$5-million aviation museum proposed

Airplane and air force enthusiasts got a first glimpse at plans for a new aviation museum during the Air Affair at the Red Deer Airport on Saturday.

While Dorian Watson of Edmonton rests on the tire of a Harvard Alex and Win Busshoff of Springbrook look up at the vintage plane at the Red Deer Regional Airport on Saturday. Watson joined his father and uncle at the airport over the weekend as they flew their Harvard’s to Red Deer to participate in the event.

Airplane and air force enthusiasts got a first glimpse at plans for a new aviation museum during the Air Affair at the Red Deer Airport on Saturday.

The Harvard Historical Aviation Society put on the event, which showcased vintage airplanes and classic cars and gave people a chance to climb into a biplane or take a balloon ride.

The Harvard Historical Aviation Society plans to raise $5-million to build a museum that would showcase the aviation history that took place around the Red Deer Airport from the 1930s onward. Red Deer County has already supported the plan, leasing land to the society at a cost of $1 annually.

Jodi Smith, president of the Harvard Historical Aviation Society, said how quickly they get to the building stage will depend on how quickly money comes in.

She said the — as yet unnamed — museum will have an indoor theatre and an air control tower, where they hope to have a live feed from the Red Deer Airport.

“We want it to be a very interactive and fun place to come to,” Smith said.

Even without a museum tourists from other countries regularly return to the site to see where they trained as young men, or their relatives visit because they want to see where their fathers or grandfathers trained.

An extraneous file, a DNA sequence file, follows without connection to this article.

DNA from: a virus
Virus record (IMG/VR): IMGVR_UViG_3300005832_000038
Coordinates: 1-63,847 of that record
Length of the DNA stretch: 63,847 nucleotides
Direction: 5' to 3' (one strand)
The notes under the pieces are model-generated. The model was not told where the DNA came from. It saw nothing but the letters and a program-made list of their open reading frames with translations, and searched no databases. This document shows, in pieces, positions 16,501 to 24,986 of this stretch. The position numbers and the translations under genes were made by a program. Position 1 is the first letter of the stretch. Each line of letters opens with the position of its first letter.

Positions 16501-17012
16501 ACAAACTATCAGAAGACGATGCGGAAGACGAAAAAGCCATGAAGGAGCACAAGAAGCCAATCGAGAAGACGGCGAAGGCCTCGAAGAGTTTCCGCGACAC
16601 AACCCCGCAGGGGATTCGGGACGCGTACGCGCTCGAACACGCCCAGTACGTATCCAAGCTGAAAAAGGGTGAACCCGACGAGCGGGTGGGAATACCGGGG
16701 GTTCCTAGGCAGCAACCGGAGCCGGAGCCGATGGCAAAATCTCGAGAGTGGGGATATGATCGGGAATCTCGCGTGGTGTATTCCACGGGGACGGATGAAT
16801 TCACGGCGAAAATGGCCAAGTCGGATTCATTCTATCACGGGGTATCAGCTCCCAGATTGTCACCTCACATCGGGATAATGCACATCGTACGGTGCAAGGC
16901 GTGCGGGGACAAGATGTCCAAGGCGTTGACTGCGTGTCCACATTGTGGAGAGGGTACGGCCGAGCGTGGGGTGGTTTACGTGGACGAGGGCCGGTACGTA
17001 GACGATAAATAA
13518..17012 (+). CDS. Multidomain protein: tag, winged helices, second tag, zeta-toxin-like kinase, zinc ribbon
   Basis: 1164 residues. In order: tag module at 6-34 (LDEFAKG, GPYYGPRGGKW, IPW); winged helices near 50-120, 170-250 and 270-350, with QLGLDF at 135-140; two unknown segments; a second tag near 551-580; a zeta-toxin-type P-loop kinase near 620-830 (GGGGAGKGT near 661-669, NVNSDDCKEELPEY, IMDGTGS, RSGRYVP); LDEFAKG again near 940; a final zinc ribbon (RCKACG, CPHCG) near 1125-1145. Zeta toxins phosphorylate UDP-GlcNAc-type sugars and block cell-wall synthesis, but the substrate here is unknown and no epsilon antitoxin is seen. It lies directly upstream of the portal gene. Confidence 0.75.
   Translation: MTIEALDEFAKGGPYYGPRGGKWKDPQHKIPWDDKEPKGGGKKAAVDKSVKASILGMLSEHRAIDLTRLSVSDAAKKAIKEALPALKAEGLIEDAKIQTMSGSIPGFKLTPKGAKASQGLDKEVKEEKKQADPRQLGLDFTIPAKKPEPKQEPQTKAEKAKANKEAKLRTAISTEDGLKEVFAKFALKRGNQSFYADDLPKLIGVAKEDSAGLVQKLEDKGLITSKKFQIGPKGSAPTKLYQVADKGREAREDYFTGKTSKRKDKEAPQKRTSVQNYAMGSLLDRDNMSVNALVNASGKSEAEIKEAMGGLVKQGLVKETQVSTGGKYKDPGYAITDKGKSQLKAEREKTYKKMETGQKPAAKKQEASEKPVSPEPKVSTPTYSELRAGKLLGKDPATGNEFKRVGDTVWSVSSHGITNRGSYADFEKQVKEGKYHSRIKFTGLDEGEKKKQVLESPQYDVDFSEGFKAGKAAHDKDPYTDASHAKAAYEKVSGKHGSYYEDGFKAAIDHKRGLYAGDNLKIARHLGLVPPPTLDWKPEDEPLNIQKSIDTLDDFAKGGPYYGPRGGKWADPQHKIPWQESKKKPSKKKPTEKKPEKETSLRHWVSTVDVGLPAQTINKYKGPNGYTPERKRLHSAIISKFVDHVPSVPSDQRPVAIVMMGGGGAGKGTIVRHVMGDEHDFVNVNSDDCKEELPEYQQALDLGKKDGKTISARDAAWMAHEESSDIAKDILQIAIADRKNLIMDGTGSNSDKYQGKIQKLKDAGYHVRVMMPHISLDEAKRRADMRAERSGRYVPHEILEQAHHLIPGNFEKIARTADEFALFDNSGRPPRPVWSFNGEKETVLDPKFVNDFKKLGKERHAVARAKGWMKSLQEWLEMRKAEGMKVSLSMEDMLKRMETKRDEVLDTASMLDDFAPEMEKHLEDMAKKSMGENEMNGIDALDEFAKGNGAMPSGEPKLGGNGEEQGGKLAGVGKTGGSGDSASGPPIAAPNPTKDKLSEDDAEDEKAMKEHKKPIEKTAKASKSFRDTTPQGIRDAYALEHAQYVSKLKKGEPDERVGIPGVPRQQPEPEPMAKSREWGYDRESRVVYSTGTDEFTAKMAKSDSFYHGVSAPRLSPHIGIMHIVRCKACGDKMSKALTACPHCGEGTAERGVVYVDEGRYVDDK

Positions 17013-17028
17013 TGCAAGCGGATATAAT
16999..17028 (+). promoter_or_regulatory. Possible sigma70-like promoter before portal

Among the aircraft the museum will display is an Airspeed Oxford, one of the planes that pilots were trained on at the site during the Second World War. The society also has a Link Trainer, which is a flight simulator used around that time. The collection includes a Harvard, a couple Tiger Moths`and some gliders.

The idea for a museum came about after the Mynarski Memorial Park was dedicated a number of years ago.

Charles Andrew “Andy” Mynarski was an air gunner during the Second World War who received the Victoria Cross after trying to rescue his friend who was trapped in a plane that was going down.

After the dedication of the park, the Harvard Historical Aviation Society started being questioned by other museums about the remaining artifacts from what had once been the Penhold Military base — now the Red Deer Airport.

Society members realized rather than the artifacts going to a museum in Calgary they should stay in the local area and the idea for a museum began.

“There is so much that happened here that I don’t think people realize everything that happened here,” Smith said.

Gary Hillman, vice president of the society and a bit of an aviation historian, said in 1939 the site was used as a Royal Canadian Air Force manning depot. Young men would come and be assessed and assigned for further training in skills and trades.

In 1941, the Royal Air Force took over the facility and it became a training school for Commonwealth pilots.

More than 1,500 pilots from as far away as New Zealand, Rhodesia and South Africa went to the base for sophisticated training until 1944.

In its next incarnation in the 1950s, the base became a training site for NATO country pilots on the Harvard aircraft.

In 1965, the City of Red Deer took over operating the airport and in 1995 the remaining base property was sold to developers. It is still the home of the 7 Penhold Air Cadet Squadron and the summer camp program.

Smith said they hope to start the fundraising campaign for the museum in the fall. Anyone wishing to find out more can go to www.Penholdbase.ca.


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